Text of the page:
2: Proposed for pillar REC, but objecting participation.
3: Non-African members of GAFTA are excluded from figures.
a: The area 446,550 km² used for Morocco excludes all disputed territories, while 710,850 km² would include the Moroccan-claimed and partially-controlled parts of Western Sahara (claimed as the Sahrawi Arab Democratic Republic by the Polisario Front). Morocco also claims Ceuta and Melilla, making up about 22.8 km² (8.8 sq mi) more claimed territory.

See also[edit]


  1. ^ "Intergovernmental Authority on Development: About us: History". IGAD. 9 January 2010. Retrieved 29 December 2014.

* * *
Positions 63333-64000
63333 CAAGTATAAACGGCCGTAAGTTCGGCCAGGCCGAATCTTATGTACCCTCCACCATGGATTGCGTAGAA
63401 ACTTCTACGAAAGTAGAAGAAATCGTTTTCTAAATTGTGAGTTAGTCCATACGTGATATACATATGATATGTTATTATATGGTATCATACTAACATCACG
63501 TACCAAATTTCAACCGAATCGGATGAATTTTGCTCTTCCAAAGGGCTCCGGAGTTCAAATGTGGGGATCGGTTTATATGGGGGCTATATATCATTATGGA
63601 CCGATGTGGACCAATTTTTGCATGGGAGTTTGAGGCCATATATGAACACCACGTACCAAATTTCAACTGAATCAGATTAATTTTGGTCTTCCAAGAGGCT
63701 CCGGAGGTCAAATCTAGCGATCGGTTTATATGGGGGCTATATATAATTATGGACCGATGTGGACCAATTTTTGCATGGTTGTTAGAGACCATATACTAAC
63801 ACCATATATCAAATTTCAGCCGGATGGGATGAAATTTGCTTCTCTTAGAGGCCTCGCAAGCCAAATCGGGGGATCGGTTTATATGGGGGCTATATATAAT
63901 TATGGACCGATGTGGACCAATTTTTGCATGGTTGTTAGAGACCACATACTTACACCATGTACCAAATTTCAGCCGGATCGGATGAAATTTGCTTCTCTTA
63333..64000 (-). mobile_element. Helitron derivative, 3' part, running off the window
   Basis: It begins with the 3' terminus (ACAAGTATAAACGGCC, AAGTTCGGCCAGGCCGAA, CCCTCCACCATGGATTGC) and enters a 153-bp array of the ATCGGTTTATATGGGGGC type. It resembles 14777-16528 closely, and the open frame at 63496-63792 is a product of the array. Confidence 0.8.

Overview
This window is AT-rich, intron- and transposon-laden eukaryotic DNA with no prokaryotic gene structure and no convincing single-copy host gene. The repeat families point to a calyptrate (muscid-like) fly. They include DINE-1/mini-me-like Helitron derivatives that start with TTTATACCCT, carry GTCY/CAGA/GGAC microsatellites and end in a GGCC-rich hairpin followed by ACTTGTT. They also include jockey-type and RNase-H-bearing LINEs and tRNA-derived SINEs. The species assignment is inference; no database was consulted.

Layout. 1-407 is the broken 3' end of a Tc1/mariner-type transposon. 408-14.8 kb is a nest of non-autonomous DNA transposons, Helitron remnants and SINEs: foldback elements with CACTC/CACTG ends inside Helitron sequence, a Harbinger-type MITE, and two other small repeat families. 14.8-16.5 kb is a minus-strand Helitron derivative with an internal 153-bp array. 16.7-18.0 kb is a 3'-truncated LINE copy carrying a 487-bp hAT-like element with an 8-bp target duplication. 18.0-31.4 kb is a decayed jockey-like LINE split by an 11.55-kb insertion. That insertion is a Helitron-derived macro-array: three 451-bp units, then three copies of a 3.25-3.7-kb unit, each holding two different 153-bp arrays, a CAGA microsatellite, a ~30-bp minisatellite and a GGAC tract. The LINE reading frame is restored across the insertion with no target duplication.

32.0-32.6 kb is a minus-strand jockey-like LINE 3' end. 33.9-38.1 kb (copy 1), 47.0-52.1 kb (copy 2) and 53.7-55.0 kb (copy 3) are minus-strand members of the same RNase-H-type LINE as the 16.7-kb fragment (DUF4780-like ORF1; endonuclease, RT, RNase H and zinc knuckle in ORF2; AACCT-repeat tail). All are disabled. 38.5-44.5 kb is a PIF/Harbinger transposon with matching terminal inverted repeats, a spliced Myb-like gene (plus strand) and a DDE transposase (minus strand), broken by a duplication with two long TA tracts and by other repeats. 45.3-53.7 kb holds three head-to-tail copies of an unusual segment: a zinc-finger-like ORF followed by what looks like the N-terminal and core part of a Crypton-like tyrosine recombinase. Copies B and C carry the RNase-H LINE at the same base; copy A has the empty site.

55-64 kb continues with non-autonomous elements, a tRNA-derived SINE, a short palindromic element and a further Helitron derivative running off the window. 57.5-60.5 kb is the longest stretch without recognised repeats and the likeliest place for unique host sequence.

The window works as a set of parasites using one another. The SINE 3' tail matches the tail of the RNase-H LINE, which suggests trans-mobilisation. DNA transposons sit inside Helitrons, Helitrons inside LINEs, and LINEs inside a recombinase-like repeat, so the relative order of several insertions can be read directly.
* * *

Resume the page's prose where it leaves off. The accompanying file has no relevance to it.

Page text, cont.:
2. ^ "East African bloc admits South Sudan as member". Reuters Africa. 25 November 2011. Archived from the original on 5 May 2012. Retrieved 25 October 2012.
  3. ^ Şafak, Yeni. "Regional bloc suspends South Sudan's membership over failure to pay fees". Yeni Şafak (in Turkish). Retrieved 2021-12-11.
  4. ^ a b "IGAD - About us". Intergovernmental Authority on Development. Retrieved 25 August 2013.
  5. ^ "SOMALIA: African Union endorses regional peace plan". IRIN. 14 September 2006. Retrieved 25 August 2013.
  6. ^ "Resolution 1744 (2007)" (PDF). United Nations Security Council. Retrieved 25 August 2013.
  7. ^ "IGAD countries leaders applaud Dr Workneh's appointment as executive secretary". Retrieved 2019-12-01.
  8. ^ "Executive Secretary Hails Italy's Support to IGAD". Intergovernmental Authority on Development. Retrieved 24 June 2014.

External links[edit]